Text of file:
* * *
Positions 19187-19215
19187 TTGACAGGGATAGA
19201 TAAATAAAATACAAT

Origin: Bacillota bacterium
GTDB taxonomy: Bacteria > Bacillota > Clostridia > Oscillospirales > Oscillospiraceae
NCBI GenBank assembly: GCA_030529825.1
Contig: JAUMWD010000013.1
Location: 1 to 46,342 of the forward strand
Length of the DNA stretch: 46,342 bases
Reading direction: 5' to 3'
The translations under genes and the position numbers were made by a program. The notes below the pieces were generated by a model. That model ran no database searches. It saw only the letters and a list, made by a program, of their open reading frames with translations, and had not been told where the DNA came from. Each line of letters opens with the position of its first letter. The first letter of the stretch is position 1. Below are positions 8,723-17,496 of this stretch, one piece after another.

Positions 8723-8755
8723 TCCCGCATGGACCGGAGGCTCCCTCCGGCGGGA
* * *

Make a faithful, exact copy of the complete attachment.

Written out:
Positions 19187-19215
19187 TTGACAGGGATAGA
19201 TAAATAAAATACAAT

Origin: Bacillota bacterium
GTDB taxonomy: Bacteria > Bacillota > Clostridia > Oscillospirales > Oscillospiraceae
NCBI GenBank assembly: GCA_030529825.1
Contig: JAUMWD010000013.1
Location: 1 to 46,342 of the forward strand
Length of the DNA stretch: 46,342 bases
Reading direction: 5' to 3'
The translations under genes and the position numbers were made by a program. The notes below the pieces were generated by a model. That model ran no database searches. It saw only the letters and a list, made by a program, of their open reading frames with translations, and had not been told where the DNA came from. Each line of letters opens with the position of its first letter. The first letter of the stretch is position 1. Below are positions 8,723-17,496 of this stretch, one piece after another.

Positions 8723-8755
8723 TCCCGCATGGACCGGAGGCTCCCTCCGGCGGGA